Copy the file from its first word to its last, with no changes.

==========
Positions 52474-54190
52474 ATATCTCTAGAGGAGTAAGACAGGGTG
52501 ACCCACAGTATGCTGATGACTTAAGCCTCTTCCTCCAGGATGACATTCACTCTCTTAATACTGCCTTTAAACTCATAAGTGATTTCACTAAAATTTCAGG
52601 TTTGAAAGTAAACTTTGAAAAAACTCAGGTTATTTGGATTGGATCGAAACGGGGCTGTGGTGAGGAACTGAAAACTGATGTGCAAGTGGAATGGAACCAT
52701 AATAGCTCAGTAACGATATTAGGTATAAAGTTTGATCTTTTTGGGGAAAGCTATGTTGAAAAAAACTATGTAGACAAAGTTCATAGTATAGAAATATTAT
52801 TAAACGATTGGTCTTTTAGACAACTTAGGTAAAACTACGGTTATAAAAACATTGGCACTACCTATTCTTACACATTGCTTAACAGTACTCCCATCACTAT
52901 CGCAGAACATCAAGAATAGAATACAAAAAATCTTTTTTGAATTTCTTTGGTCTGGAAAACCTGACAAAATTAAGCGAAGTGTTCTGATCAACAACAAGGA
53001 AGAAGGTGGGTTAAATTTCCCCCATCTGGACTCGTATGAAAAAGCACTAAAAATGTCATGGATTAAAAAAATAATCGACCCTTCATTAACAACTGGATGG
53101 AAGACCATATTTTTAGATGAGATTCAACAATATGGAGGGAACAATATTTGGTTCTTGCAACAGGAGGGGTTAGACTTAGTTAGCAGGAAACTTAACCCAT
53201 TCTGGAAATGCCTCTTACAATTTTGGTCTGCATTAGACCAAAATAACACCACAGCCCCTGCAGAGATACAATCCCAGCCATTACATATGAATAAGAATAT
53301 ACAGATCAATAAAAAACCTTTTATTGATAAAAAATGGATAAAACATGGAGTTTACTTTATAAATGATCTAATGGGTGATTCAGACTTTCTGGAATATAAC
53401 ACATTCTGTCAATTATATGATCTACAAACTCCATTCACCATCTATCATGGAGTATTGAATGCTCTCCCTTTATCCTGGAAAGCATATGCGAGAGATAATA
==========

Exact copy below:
Positions 52474-54190
52474 ATATCTCTAGAGGAGTAAGACAGGGTG
52501 ACCCACAGTATGCTGATGACTTAAGCCTCTTCCTCCAGGATGACATTCACTCTCTTAATACTGCCTTTAAACTCATAAGTGATTTCACTAAAATTTCAGG
52601 TTTGAAAGTAAACTTTGAAAAAACTCAGGTTATTTGGATTGGATCGAAACGGGGCTGTGGTGAGGAACTGAAAACTGATGTGCAAGTGGAATGGAACCAT
52701 AATAGCTCAGTAACGATATTAGGTATAAAGTTTGATCTTTTTGGGGAAAGCTATGTTGAAAAAAACTATGTAGACAAAGTTCATAGTATAGAAATATTAT
52801 TAAACGATTGGTCTTTTAGACAACTTAGGTAAAACTACGGTTATAAAAACATTGGCACTACCTATTCTTACACATTGCTTAACAGTACTCCCATCACTAT
52901 CGCAGAACATCAAGAATAGAATACAAAAAATCTTTTTTGAATTTCTTTGGTCTGGAAAACCTGACAAAATTAAGCGAAGTGTTCTGATCAACAACAAGGA
53001 AGAAGGTGGGTTAAATTTCCCCCATCTGGACTCGTATGAAAAAGCACTAAAAATGTCATGGATTAAAAAAATAATCGACCCTTCATTAACAACTGGATGG
53101 AAGACCATATTTTTAGATGAGATTCAACAATATGGAGGGAACAATATTTGGTTCTTGCAACAGGAGGGGTTAGACTTAGTTAGCAGGAAACTTAACCCAT
53201 TCTGGAAATGCCTCTTACAATTTTGGTCTGCATTAGACCAAAATAACACCACAGCCCCTGCAGAGATACAATCCCAGCCATTACATATGAATAAGAATAT
53301 ACAGATCAATAAAAAACCTTTTATTGATAAAAAATGGATAAAACATGGAGTTTACTTTATAAATGATCTAATGGGTGATTCAGACTTTCTGGAATATAAC
53401 ACATTCTGTCAATTATATGATCTACAAACTCCATTCACCATCTATCATGGAGTATTGAATGCTCTCCCTTTATCCTGGAAAGCATATGCGAGAGATAATA